I’m used to having to do research for a book. My second book, If I Should Lose You, featured a heart transplant surgeon as the main character – obviously I’m no expert in transplanting hearts, so interviews and other kinds of research were vital. But the book I’m writing now is a big leap for me – it’s set in New York in the 1920s and 30s and I definitely have no first hand experience of that time!
I knew when I began writing that I would have to do lots of research, but I didn’t realise how many small things would come up that I would need to investigate. Here’s a list of some of these small, relatively inconsequential – but hugely important if I get them wrong! – things I have wondered about, and had to research so far – and I’m only 15,000 words into the book!
- Motor cars – when did motor cars become commonplace in New York and urbanised areas of Massachusetts? How likely would it be that an upper class, but not stonkingly rich, family would have a motor car? Would they drive be likely to drive it from Concord, Massachusetts to New York City, or would they catch the train?
- Electricity – when did electricity become usual in homes and streets? What kinds of small household appliances were available and popular at that time? (by the way, the vacuum cleaner was the first small home appliance to really take off in the 1920s)
- Forms of address – when did people start addressing each other by their christian name, especially upon first meeting them? Did this differ by age and social class?
- Clothing – when did the flapper look become common-place among women? When did hemlines creep up and by how much? When would most women have begun to crop their hair, smoke and drink in public?
- To what extent did young women have the freedom to visit a city if they were from a semi-urban area a couple of hundred of miles from the main city?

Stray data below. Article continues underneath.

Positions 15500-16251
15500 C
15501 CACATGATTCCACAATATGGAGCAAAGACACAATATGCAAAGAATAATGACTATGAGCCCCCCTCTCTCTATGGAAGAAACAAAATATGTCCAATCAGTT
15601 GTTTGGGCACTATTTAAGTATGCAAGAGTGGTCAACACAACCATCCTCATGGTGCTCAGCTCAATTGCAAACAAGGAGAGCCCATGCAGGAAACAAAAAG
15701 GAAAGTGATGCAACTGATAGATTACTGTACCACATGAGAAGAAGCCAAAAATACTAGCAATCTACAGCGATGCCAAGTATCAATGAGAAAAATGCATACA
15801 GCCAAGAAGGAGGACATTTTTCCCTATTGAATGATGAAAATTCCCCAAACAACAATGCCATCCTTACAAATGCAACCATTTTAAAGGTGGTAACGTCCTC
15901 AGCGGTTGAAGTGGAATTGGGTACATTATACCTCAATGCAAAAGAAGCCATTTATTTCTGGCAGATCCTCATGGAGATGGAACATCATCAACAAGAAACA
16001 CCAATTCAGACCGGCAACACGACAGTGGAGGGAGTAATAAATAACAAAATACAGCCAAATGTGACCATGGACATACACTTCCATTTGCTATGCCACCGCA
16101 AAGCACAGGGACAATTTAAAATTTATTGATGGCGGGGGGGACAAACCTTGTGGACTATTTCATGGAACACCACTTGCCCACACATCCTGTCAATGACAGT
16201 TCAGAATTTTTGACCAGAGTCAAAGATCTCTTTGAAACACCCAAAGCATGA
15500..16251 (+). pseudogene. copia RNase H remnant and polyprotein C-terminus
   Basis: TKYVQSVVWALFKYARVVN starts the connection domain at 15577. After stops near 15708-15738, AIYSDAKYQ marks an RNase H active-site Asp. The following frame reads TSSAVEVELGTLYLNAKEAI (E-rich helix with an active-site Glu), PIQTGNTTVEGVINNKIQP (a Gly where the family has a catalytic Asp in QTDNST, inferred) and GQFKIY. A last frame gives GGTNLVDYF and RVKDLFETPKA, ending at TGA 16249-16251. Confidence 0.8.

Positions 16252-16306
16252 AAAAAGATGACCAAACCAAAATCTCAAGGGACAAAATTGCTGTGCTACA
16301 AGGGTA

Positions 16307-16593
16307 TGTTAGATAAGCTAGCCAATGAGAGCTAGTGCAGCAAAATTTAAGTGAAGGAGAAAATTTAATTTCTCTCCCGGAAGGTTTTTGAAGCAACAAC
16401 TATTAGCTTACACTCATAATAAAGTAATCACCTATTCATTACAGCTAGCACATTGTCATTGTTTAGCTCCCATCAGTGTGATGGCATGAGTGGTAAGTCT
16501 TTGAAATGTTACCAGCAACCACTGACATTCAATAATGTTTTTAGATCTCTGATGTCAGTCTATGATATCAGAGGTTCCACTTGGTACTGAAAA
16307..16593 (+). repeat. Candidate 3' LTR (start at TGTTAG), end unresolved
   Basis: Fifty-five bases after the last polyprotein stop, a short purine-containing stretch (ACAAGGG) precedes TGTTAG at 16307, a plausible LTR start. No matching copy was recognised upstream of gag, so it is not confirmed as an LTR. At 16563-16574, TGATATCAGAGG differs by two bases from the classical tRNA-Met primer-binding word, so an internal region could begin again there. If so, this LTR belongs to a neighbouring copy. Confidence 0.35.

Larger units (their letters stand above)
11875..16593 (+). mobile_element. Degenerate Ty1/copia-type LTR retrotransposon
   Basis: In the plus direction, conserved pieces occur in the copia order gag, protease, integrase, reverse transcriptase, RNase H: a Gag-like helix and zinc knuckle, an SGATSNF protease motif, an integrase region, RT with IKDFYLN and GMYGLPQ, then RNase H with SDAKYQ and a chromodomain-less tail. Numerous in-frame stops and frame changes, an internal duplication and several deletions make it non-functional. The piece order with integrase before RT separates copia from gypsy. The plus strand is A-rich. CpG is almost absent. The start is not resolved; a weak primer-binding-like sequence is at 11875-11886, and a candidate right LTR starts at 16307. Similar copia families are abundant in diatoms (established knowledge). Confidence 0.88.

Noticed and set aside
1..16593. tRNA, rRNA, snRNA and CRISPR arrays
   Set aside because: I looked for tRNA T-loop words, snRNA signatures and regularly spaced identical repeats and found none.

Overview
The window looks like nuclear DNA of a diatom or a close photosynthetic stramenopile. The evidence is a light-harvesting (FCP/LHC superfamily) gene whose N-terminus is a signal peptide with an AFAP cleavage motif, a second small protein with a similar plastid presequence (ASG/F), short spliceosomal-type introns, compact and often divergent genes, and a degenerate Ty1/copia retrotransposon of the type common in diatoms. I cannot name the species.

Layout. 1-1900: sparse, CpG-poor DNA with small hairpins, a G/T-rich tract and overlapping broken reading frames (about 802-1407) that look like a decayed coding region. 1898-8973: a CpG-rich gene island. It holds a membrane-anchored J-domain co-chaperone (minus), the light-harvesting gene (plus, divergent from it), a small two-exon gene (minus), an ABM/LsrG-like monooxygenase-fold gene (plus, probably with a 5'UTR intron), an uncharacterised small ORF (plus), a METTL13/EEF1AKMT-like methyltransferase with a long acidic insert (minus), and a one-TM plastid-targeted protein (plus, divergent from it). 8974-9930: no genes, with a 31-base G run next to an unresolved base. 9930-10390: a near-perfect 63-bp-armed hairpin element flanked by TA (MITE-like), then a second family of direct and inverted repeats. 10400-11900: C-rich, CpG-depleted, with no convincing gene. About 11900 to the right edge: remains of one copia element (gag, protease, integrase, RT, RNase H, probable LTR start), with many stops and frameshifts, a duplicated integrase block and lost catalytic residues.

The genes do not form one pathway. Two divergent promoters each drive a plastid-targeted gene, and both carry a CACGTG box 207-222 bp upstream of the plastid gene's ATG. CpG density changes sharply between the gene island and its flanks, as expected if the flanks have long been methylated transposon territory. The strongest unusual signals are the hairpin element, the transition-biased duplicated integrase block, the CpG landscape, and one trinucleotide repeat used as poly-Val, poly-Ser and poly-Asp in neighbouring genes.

- When did cabs become commonplace in New York? Was the subway in existence then? How did people get around the city?
As you can see, none of these questions are about pivotal story moments or instances of character development. But if I know the answer to these questions, then the story I’m writing becomes more seamless; I don’t want to jar someone out of the fictive dream I’ve (hopefully!) created by having one of my characters use an electric hairdryer when no such thing existed – curling tongs, on the other hand, did.
Luckily the 1920s in America has been written about a lot, as the pile of books in the picture accompanying this blog will attest to. And luckily there are novels around like F. Scott Fitzgerald’s first novel, This Side of Paradise, published and rather scandalously received in 1920, to give me a flavour for dialogue and turns of phrase – the bee’s knees was a biggie back then, it seems, and how I love using that! Along with the cat’s pyjamas, hotsy-totsy and a spot of necking.
So that’s a bit of a sneaky peek at the book I’m working on and the rather fun research that’s been filling my days. Next week, I’ll be talking all about my brand new discovery and current love of my life, a tool that has made writing this book so much easier and revealed to me a few things about the way I write that I had never noticed before. Curious? I hope so …
In the meantime, any hot tips about 1920s New York? Or if you’ve researched a book, what small and seemingly inconsequential things did you have to investigate to ensure all the details were spot-on?